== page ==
Stealth Bombers and Gas Masks: My 2013 Korean War story
A post-apocalyptic world not so dissimilar to Mad Max is what springs to mind when North Korea threatens nuclear war against Seoul. That said, while my eyes bulge at the thought of walking around Seoul with a gas mask over my face, and a giant space suit wrapped around my clothes after a radiation cloud descends on the city, today in Seoul most Koreans are walking their miniature poodles, while others continue pulling back their rice wine.
On March 29th, 2013, North Korean Leader Kim Jong Un announced that North and South Korea would again be resuming a period of war (not that a peace treaty has ever been signed between the two Koreas…). The announcement came after North Korea had already made multiple threats to bomb numerous targets in the US and South Korea.
Meanwhile, in South Korea, business is as usual. Samsung employees are still designing smart phones. Kpop boybands are still thrusting in their tight latex pants. I have personally been in the office, training in my new boxing club, and in and out of my regular Korean sauna this week. It is almost as if South Korea hasn’t even noticed the renewed nuclear threats coming daily from Pyongyang. As an Australian long-term resident living in South Korea, I am a little alarmed at how apathetic the local South Koreans are towards the news of an upcoming nuclear war.
Down in the bunkers. On with the gas masks.
Has the international media gone mad? Or is censorship in South Korea so disturbingly good that the government is effectively hiding the real severity of the situation from the residents of South Korea? Regular Koreans do not care about North Korea. In fact, average South Koreans are likely more concerned about the latest Korean drama actress and where to spend their upcoming summer vacations than with the current political “crisis”. The best way to describe the South Korean reaction to North Korea’s threats would be “uber blasé”.
Why is the Korean public so genuinely complacent, while the rest of the world is seemingly sweating buckets at the thought of Kim Jong-Un and his nuclear arsenal?
The Australian media is seemingly having a field day at the moment with North Korean tank/explosive/dictator imagery. I can just picture the old Australian news executives with their chunky grins, conspiring to drop the story that North Korean tanks are now rolling towards the Sydney Opera House. My parents in Australia have been whipped into a frenzy this week, with multiple Australian publications pushing headlines such as “Sudden Evacuation for 7000 Australians”, and brainless online polling questions such as “Do you think North Korea will launch a nuclear attack?”. The Australian media has even gone so far as to suggest that even Australia is a viable target for North Korea, which is an unashamedly manipulative strategy to unsettle the more clueless news consuming Australians. It is more than likely that Kim Jong-Un and his ministry of khaki-uniformed bandits have never even heard of Australia before.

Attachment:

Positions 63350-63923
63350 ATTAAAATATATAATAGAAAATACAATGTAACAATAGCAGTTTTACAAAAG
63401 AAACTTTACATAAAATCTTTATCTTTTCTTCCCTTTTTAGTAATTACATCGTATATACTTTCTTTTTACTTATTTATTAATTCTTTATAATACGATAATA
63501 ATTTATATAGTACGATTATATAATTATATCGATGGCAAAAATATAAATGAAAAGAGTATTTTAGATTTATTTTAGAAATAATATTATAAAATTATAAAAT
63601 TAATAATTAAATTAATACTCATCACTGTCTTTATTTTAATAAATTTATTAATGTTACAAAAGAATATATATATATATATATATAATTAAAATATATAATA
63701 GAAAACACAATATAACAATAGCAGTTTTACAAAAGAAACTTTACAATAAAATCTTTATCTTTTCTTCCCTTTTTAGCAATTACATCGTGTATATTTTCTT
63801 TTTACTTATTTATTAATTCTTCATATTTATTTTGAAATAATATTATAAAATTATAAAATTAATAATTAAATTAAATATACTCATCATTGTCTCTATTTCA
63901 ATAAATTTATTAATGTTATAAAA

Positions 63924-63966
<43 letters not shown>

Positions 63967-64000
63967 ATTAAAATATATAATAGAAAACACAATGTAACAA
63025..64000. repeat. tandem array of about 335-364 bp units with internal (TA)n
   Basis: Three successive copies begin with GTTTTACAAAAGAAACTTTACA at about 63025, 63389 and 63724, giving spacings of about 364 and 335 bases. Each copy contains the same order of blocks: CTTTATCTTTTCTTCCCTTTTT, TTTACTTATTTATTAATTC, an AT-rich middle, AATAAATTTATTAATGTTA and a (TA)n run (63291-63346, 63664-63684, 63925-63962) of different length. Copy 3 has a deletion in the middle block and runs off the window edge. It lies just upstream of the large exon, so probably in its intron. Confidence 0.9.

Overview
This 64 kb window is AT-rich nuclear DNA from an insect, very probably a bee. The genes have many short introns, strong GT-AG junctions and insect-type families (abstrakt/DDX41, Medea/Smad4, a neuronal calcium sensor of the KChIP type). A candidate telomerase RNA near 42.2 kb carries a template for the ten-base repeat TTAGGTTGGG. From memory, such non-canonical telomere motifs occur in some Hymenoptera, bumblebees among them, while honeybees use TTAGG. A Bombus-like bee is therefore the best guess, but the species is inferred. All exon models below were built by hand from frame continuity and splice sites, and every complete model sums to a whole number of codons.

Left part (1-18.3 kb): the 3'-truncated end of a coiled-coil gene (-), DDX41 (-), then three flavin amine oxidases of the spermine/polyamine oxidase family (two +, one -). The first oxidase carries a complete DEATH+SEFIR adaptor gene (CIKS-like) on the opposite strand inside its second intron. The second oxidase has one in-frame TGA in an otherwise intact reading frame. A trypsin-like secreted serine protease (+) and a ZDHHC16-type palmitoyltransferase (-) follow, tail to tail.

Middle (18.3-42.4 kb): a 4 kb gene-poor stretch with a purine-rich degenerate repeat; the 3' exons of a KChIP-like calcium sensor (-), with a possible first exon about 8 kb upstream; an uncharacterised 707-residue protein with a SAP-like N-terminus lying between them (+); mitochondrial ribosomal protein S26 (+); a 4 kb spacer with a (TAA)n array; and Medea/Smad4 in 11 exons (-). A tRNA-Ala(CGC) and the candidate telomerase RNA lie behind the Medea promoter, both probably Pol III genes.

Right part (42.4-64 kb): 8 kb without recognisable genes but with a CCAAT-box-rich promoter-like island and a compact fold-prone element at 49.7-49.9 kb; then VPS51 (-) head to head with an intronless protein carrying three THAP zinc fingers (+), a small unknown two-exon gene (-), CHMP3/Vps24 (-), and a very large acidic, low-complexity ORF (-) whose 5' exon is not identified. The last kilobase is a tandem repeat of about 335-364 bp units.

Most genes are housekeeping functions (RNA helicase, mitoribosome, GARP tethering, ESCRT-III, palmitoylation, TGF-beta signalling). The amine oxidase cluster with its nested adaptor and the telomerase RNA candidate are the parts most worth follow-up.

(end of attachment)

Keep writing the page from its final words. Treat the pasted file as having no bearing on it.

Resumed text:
The real questions that need to be asked by the international media have barely been touched;
Is North Korea simply looking for more international aid?
Did Kim Jong-Un simply drink too much Hennessy Cognac this week?
Why was Dennis Rodman in North Korea right before the war was announced? Did Dennis Rodman provoke Kim Jong-Un to declare “wartime” (?)
Is the North Korean government really planning to bomb Austin, Texas? If so, why?
Quotes from Koreans
To gauge the feelings of Koreans around me, I decided to ask them what they thought of North Korea’s threats.
“North Korea is a barking dog. A barking dog never bites anyone…” – my Korean homestay sister.
“My husband sent me a message asking if the hospital was crowded. I said ‘why’? He said the northern province had been bombed by North Korea. I started rushing down the hall frantically. I checked my phone again, and my husband had typed ‘April Fools!!’” – Korean doctor.